Alex Prager was born in the bedroom of her grandmother’s house, in the Los Feliz neighborhood of Los Angeles, in 1979. She had an upbringing with few rules and little structure. At fourteen, she spent a summer on her own in Switzerland, where she worked at a knife store. She dropped out of school at sixteen, returning to Switzerland for longer periods, and earned her G.E.D. At twenty-one, while living in L.A., she went to see a show of William Eggleston’s photographs at the Getty Museum. “I felt like I was struck blind by a vision and that was the path I was going to take for the rest of my life,” she said recently. A few days later, she bought a Nikon N90s and began her career. She avoided formal education, and taught herself what she needed to execute her ideas.
Alex Prager is one of the truly original image makers of our time. Working fluidly between photography and film she creates elaborate scenes that reference a wide range of influences, including Hollywood and experimental cinema, popular culture and street photography. These delicately staged compositions produce a distinct aesthetic of still and moving images that are familiar yet strange, utterly compelling and unerringly memorable.
Silver Lake Drive is the first career retrospective of this rising star, one who has won both popular acclaim and the recognition of the art establishment. It summarizes Prager’s creative trajectory and offers an ideal introduction for the popular ‘breakout’ audience who may have only recently encountered her work. Structured around her project-oriented approach, Silver Lake Drive presents more than 120 images from her career to date: from the early Polyester and Big Valley series, through her first films and collaborations with the actor Bryce Dallas Howard, to the tour-de-force of Face in the Crowd – shot on a Hollywood sound stage with over 150 performers – and her 2016 commission for the Paris Opera, La Grande Sortie.
Supported by a major exhibition, and including an introduction by Michael Govan, Director of LACMA, essays by Clare Grafik of The Photographers’ Gallery and Michael Mansfield of the Ogunquit Museum of American Art, and an in-depth interview with Alex Prager by Nathalie Herschdorfer of the Museum of Fine Arts, Le Locle, Silver Lake Drive will be an essential publication for those who follow Prager’s career and all with an interest in and appreciation of contemporary art.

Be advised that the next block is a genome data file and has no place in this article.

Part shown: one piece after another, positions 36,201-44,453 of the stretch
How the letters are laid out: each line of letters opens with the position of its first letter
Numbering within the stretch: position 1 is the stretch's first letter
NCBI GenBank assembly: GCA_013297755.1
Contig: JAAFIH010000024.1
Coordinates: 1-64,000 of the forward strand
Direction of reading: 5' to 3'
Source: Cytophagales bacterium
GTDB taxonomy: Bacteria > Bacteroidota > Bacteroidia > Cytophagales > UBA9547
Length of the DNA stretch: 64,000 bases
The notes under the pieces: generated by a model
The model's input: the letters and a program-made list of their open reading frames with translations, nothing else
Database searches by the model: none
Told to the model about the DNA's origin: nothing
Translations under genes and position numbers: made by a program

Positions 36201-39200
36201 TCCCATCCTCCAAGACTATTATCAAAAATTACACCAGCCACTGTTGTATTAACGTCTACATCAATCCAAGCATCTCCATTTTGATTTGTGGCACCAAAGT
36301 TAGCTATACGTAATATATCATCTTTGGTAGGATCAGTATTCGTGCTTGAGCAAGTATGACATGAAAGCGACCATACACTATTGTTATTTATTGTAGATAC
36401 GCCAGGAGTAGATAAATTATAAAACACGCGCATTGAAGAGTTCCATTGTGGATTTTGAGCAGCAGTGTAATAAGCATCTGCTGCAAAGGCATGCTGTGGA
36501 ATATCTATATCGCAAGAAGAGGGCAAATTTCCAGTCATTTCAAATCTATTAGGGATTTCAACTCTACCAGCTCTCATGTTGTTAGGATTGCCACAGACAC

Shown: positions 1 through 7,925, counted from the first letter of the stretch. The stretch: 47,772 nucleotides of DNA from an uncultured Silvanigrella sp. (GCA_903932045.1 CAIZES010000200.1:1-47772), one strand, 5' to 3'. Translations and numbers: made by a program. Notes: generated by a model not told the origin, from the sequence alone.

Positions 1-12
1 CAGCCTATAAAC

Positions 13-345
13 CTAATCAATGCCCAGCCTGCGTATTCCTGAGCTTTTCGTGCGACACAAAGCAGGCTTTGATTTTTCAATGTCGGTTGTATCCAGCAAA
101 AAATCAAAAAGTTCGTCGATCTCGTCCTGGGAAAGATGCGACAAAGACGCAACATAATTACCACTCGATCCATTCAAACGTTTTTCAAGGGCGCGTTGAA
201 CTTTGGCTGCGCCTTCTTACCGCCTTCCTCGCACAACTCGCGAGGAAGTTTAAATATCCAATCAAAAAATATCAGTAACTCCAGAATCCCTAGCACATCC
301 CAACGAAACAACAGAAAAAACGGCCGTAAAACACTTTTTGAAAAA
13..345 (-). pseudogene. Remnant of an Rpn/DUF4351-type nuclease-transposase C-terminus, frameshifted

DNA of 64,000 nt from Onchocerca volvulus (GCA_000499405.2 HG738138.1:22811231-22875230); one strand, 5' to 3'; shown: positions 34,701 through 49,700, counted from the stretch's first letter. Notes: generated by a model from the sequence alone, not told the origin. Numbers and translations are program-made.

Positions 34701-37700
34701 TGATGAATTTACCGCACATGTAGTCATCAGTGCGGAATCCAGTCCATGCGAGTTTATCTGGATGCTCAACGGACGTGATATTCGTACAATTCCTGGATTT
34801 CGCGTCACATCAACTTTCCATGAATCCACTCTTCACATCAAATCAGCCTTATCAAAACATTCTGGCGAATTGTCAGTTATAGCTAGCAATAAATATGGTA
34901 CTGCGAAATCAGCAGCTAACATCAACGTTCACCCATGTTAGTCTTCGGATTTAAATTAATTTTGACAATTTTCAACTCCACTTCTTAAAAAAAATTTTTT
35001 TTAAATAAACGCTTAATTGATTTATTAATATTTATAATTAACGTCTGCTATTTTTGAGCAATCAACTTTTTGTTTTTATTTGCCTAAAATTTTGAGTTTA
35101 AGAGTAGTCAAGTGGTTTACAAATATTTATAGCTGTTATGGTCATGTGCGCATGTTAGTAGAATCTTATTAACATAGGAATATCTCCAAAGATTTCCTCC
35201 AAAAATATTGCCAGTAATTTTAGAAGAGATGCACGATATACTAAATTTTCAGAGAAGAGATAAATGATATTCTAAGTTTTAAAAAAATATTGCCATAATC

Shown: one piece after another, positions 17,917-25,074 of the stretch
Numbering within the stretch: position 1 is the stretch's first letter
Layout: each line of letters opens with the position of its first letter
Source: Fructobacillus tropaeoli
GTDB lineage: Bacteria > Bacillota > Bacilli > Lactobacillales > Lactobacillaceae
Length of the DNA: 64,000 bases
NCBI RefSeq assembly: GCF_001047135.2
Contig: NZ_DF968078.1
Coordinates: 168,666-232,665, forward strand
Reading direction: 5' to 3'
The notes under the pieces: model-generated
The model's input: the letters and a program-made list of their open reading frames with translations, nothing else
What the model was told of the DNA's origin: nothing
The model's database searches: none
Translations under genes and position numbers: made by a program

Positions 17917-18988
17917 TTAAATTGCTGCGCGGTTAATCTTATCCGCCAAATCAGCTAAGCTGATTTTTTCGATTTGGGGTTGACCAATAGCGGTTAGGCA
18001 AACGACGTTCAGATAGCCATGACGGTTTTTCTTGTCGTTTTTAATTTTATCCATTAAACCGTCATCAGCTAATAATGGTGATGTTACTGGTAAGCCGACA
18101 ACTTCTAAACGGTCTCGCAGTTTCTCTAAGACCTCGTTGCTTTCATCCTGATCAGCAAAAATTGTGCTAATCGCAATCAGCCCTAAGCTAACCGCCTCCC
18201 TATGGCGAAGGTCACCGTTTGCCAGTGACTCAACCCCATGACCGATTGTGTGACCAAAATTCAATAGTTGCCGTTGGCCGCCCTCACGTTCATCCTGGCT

"I was traveling more than ever over the past several years: airport terminals, subways stations, streets of New York and London," says Los Angeles native Alex Prager. "I became very aware of the crowds of people and how my emotional and psychological state really determined what I noticed in the crowd and how I absorbed it." Channeling the personal experience into her latest short film, Face in the Crowd, taken from her M+B- and Lehmann Maupin-exhibited show of the same name, the artist allows viewers to witness the before and after of one of her saccharine-coated, Golden Era-indebted photographs. The melodramatic clip––shown here for the first time––has echoes of the famous last scene in Fellini's 8 ½ and sees 30 Rock actress Elizabeth Banks play an all-American beauty observing a cast of exhibitionist characters before finding herself thrust among them. "Every time I'm in New York I'll have a moment like this," says Prager. "The second you leave your house you are confronted with a crowd. The choice you have is to either let it swallow you up, or use it as inspiration."
Esta galeria vídeo de vilões, ícones da maldade no cinema, feita para o New York Times, tem já um ano mas o trabalho da fotógrafa Alex Prager continua a intrigar-me, os atores a seduzir-me e o cinema a apaixonar-me. Portanto ela aqui fica.